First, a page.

Acoustoelectric Effect in Lamb Mode Composite Microdevices

We utilize the interaction between the mechanical (phonons) and electrical (electrons) domains in the micro scale to create efficient RF components based on the acoustoelectric (AE) phenomena. Taking advantage of high electromechanical coupling piezoelectric-semiconductor thin films we aim to revitalize the historically sought-after AE devices for applications in telecommunication and signal processing. By injecting ultrasonic electrons and exciting Lamb waves in such heterostructures, the acoustic wave, i.e. signal, is modulated by the injected electrons and fascinating features such as ~passive gain and non-reciprocity are attained. We have shown promising results in lithium niobate-on-silicon platform with AE gains above 20 dB and non-reciprocal contrasts of above 30 dB. This would facilitate the realization of the upcoming generations of telecommunications, stay tuned for more groundbreaking demonstrations.

Liquid-Phase Mass-Sensing with TPoS Resonators

MEMS microbalances generally cannot operate in liquid media, despite numerous applications that involve liquids. This is due to the irreversible leakage of the energy into the liquid which degrades the signal to noise ratio to the extent which readout is not possible. We utilize the TPoS platform along with a proper liquid isolation technique (using ultra thin Parylene-C films) to engineer low loss and high Q resonators for high resolution and low power liquid-sensing applications. We have preliminarily implemented our liquid-compatible TPoS disc resonators in basic oscillator circuits and achieved pico-scale resolutions with as low as ~2 mW power consumption. We are currently investigating the integration of our reliable platform with cells-on-chip to demonstrate real-time sensing of cell growth, stay tuned.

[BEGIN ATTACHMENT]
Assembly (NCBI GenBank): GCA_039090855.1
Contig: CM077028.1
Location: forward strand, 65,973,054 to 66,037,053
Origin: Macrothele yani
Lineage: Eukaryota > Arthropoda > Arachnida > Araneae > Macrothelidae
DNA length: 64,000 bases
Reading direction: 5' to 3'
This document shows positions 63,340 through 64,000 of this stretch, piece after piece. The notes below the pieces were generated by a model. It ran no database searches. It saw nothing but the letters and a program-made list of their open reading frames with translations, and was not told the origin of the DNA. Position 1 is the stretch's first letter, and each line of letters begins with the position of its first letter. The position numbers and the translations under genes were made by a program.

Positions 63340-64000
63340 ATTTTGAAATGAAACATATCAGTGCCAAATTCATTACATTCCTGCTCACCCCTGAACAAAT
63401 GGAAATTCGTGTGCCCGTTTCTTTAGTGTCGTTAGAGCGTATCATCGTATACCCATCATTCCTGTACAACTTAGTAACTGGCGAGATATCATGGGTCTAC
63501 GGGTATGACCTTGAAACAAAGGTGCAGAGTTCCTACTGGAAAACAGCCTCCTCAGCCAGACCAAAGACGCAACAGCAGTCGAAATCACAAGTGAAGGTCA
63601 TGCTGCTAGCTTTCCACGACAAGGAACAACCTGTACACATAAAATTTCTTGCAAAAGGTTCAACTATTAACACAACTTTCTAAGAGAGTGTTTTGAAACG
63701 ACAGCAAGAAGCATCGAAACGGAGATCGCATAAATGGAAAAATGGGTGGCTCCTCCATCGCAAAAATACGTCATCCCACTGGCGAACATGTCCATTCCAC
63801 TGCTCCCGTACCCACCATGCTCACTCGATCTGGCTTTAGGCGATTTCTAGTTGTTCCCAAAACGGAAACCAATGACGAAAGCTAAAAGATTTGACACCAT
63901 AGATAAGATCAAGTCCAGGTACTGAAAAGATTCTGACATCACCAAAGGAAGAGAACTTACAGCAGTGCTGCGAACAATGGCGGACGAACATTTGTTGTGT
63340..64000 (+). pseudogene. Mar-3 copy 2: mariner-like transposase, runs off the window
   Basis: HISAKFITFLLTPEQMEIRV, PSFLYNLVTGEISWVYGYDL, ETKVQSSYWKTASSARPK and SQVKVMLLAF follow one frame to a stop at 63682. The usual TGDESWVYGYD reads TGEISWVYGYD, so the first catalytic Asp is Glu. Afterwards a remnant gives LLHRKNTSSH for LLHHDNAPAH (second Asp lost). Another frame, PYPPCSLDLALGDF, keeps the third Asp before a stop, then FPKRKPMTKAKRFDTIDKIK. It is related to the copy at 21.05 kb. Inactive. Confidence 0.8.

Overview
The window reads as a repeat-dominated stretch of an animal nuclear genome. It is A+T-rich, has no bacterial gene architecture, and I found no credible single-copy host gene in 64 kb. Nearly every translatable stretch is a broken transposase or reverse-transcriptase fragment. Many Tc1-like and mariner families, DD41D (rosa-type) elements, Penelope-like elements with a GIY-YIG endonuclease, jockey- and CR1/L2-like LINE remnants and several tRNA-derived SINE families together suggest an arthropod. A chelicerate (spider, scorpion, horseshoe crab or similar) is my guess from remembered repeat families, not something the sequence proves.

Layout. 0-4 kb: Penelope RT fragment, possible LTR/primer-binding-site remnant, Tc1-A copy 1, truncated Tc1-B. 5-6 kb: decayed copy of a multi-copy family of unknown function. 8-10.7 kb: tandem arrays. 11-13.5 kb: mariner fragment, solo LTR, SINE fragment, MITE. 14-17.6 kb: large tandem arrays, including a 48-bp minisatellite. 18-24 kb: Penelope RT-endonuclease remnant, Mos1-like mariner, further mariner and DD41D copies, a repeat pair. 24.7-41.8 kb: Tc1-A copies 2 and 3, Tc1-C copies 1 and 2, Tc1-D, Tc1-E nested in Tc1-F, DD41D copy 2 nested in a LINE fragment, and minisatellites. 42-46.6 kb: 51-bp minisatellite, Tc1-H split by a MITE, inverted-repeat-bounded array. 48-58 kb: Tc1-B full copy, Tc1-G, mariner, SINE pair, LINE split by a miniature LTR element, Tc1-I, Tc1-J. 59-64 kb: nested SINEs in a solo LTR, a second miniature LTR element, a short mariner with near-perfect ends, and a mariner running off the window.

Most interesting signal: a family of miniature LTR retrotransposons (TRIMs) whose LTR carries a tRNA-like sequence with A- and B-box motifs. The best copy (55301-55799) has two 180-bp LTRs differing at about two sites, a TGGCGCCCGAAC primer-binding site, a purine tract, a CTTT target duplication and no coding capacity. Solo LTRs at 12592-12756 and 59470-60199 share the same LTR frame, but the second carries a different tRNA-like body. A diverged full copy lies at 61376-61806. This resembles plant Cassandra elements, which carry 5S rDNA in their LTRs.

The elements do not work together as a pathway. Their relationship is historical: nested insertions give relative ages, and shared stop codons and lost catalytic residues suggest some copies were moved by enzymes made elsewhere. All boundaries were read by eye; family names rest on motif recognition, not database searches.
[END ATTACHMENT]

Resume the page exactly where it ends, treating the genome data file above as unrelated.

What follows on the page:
TPoS Acoustically-Coupled Filters

By coupling two or more acoustic modes in a single TPoS cavity, acoustically-coupled filters are realized. A 37th order filter with a low insertion loss of 3.7 dB and high rejection of 34 dB can be seen which is ideal for narrow bandwidth closely spaced RF communication frequency bands.

Thin-Film Piezoelectric-on-Substrate (TPoS) Resonators

As mobile electronics industry pushes forward, their products demand lower power, smaller components, and greater integration. To help achieve these goals, high-Q micromachined resonators provide an avenue to bring low-power oscillators, sensors, and multi-modal filters on chip. Recently, thin-film piezoelectric-on-substrate (TPoS) resonators have proved to offer low motional impedances with high Q in air and excellent linearity (high power handling). In these resonators, the piezoelectric layer drives and senses the vibration of a resonant body formed from the substrate. For the lateral-mode resonator lateral dimensions of the device (defined by lithography) determine the resonant frequency. At higher frequencies, the acoustic wavelength decreases; forcing the device features (width) to become excessively small, and consequently causing the motional impedance to rise. To compensate for the scaled transduction area, larger device lengths or higher order modes can be utilized. This will increase the overall resonant structure size allowing for a greater transduction area and electromechanical coupling. We are also passionate about the sources of loss in these devices and carefully watch them! Our renowned in-plane acoustic reflectors for mitigating one of the main sources of loss, i.e. anchor loss, can be seen in the figure below.